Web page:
Definition data : field := 0%nat.
Definition size : field := 1%nat.

Definition Stack (L:list val) (s:loc) : hprop :=
  \ p, s ~~~>`{ data := p; size := length L } \* (MList L p).
Observe that the predicate Stack does not expose the address of the mutable list; this adress is existentially quantified in the definition. The predicate Stack also does not expose the size of the stack, as this value can be deduced as length L.
Definition create : val :=
  <{ fun 'u
      `{ data := null; size := 0 } }>.

Lemma triple_create :
  triple (create ())
    \[]
    (funloc sStack nil s).
Proof using.
  xwp. xapp triple_new_hrecord_2; auto. intros s.
  unfold Stack. xsimpl*. xchange* <- (MList_nil null).
Qed.
The sizeof operation returns the contents of the size field of a stack.
Definition sizeof : val :=
  <{ fun 'p
      'p`.size }>.

Lemma triple_sizeof : L s,
  triple (sizeof s)
    (Stack L s)
    (fun r\[r = length L] \* Stack L s).
Proof using.
  xwp. unfold Stack. xpull. intros p. xapp. xsimpl*.
Qed.
The push operation extends the head of the list, and increments the size field.
Definition push : val :=
  <{ fun 's 'x
       let 'p = 's`.data in
       let 'p2 = mcons 'x 'p in
       's`.data := 'p2;
       let 'n = 's`.size in
       let 'n2 = 'n + 1 in
       's`.size := 'n2 }>.

Exercise: 3 stars, standard, especially useful (triple_push)

Prove the following specification for the push operation.
Lemma triple_push : L s x,
  triple (push s x)
    (Stack L s)
    (fun uStack (x::L) s).
Proof using. (* FILL IN HERE *) Admitted.
The push operation extracts the element at the head of the list, updates the data field to the tail of the list, and decrements the size field.
Definition pop : val :=
  <{ fun 's
       let 'p = 's`.data in
       let 'x = 'p`.head in
       let 'p2 = 'p`.tail in
       delete 'p;
       's`.data := 'p2;
       let 'n = 's`.size in
       let 'n2 = 'n - 1 in
       's`.size := 'n2;
       'x }>.

Exercise: 4 stars, standard, especially useful (triple_pop)

Prove the following specification for the pop operation.
Lemma triple_pop : L s,
  Lnil
  triple (pop s)
    (Stack L s)
    (fun x\ L', \[L = x::L'] \* Stack L' s).
Proof using. (* FILL IN HERE *) Admitted.
End SizedStack.

Formalization of the Tree Representation Predicate

So far in this chapter, we have presented the representation of mutable lists in Separation Logic. We next consider the generalization to mutable binary trees.
Just like mutable lists are specified with respect to Coq's purely functional lists, mutable binary trees are specified with respect to purely functional trees. For simplicity, let us consider a definition specialized for trees storing integer values in the nodes.
The corresponding inductive definition is as shown below. A node from a logical tree takes the form Node n T1 T2, where n is an integer and T1 and T2 denote the two subtrees. A leaf is represented by the constructor Leaf.
Inductive tree : Type :=
  | Leaf : tree
  | Node : inttreetreetree.

Implicit Types T : tree.
A mutable tree node consists of a three-cell record, featuring an field storing an integer named "item", and two pointers named "left" and "right", denoting the pointers to the left and right subtrees, respectively.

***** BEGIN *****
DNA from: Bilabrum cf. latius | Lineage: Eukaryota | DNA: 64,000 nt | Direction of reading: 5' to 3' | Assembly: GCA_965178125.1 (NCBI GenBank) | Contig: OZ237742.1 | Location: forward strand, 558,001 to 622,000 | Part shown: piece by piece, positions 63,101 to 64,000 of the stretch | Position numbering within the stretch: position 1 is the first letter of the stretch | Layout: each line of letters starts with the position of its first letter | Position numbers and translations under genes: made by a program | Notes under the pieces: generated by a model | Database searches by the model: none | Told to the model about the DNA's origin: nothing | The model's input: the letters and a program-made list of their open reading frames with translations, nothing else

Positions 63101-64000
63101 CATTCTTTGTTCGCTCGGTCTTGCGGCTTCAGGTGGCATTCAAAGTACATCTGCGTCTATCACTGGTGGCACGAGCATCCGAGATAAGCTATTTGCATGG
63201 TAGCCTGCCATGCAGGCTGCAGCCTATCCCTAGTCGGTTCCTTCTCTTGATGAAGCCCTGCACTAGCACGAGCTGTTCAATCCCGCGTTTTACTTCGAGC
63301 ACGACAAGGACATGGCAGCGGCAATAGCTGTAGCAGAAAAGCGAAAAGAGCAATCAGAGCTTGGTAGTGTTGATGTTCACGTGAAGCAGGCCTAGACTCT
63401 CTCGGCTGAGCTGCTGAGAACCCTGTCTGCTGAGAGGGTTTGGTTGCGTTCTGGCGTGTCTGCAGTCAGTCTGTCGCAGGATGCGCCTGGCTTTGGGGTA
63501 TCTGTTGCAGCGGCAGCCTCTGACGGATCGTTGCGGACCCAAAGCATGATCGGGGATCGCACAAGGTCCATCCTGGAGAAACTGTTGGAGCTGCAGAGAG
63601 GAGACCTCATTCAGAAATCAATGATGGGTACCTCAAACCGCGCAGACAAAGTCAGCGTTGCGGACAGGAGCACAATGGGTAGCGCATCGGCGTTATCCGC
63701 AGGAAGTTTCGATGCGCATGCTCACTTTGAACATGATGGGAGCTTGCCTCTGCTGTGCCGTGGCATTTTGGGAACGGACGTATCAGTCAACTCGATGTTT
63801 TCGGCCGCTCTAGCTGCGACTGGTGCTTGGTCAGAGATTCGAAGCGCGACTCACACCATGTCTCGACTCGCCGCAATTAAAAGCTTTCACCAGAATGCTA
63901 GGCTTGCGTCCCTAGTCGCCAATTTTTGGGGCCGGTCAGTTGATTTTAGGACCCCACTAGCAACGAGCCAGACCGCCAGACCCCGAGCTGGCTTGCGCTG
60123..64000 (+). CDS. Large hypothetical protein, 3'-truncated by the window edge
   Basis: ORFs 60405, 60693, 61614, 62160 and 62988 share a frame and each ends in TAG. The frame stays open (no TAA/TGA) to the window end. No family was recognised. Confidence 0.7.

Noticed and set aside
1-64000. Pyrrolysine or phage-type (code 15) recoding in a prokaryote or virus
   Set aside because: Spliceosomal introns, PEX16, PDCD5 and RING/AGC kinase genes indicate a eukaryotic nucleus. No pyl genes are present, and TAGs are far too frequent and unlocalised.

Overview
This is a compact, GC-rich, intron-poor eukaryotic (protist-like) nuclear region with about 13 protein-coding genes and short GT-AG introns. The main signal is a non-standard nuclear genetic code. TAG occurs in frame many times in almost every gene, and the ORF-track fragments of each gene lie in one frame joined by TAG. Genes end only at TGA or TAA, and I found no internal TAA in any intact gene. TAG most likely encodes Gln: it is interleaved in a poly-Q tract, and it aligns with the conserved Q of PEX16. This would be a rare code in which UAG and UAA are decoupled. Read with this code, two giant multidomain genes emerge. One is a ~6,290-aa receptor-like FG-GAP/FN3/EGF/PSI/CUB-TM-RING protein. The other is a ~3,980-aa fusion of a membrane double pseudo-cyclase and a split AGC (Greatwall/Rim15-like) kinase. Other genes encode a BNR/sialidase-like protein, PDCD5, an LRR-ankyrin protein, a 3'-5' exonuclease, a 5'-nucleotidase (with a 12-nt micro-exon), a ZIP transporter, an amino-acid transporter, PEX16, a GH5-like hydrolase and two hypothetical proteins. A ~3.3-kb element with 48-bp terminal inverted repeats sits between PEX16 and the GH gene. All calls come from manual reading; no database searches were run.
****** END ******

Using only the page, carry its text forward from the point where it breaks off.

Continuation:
Definition item : field := 0%nat.
Definition left : field := 1%nat.
Definition right : field := 2%nat.
The heap predicate p ~~~>`{ item := n; left := p1; right := p2 } describes a record allocated at location p, describing a node storing the integer n, with its two subtrees at locations p1 and p2. An empty tree is represented using the null pointer.
The representation predicate MTree T p, of type hprop, asserts that the mutable tree structure with root at location p describes the logical tree T. The predicate is defined recursively on the structure of T:
  • if T is a Leaf, then p is the null pointer,
  • if T is a node Node n T1 T2, then p is not null, and at location p one finds a record with field contents n, p1 and p2, with MTree T1 p1 and MTree T2 p2 describing the two subtrees.
Fixpoint MTree (T:tree) (p:loc) : hprop :=
  match T with
  | Leaf\[p = null]
  | Node n T1 T2\ p1 p2,
         (p ~~~>`{ item := n; left := p1; right := p2 })
      \* (MTree T1 p1)
      \* (MTree T2 p2)
  end.

Alternative Characterization of MTree

Just like for MList, it is very useful for proofs to state three lemmas that paraphrase the definition of MTree. The first two lemmas correspond to folding/unfolding rules for leaves and nodes.
Lemma MTree_Leaf : p,
  (MTree Leaf p) = \[p = null].
Proof using. auto. Qed.

Lemma MTree_Node : p n T1 T2,
  (MTree (Node n T1 T2) p) =
  \ p1 p2,
       (p ~~~>`{ item := n; left := p1; right := p2 })
    \* (MTree T1 p1) \* (MTree T2 p2).
Proof using. auto. Qed.
The third lemma reformulates MTree T p using a case analysis on whether p is the null pointer. This formulation matches the case analysis typically perform in the code of functions operating on trees.
Lemma MTree_if : (p:loc) (T:tree),
      (MTree T p)
  ==> (If p = null
        then \[T = Leaf]
        else \ n p1 p2 T1 T2, \[T = Node n T1 T2]
             \* (p ~~~>`{ item := n; left := p1; right := p2 })
             \* (MTree T1 p1) \* (MTree T2 p2)).
Proof using.
  intros. destruct T as [|n T1 T2].
  { xchange MTree_Leaf. intros M. case_if. xsimpl*. }
  { xchange MTree_Node. intros p1 p2.
    xchange hrecord_not_null. intros N. case_if. xsimpl*. }
Qed.

Opaque MTree.

Additional Tooling for MTree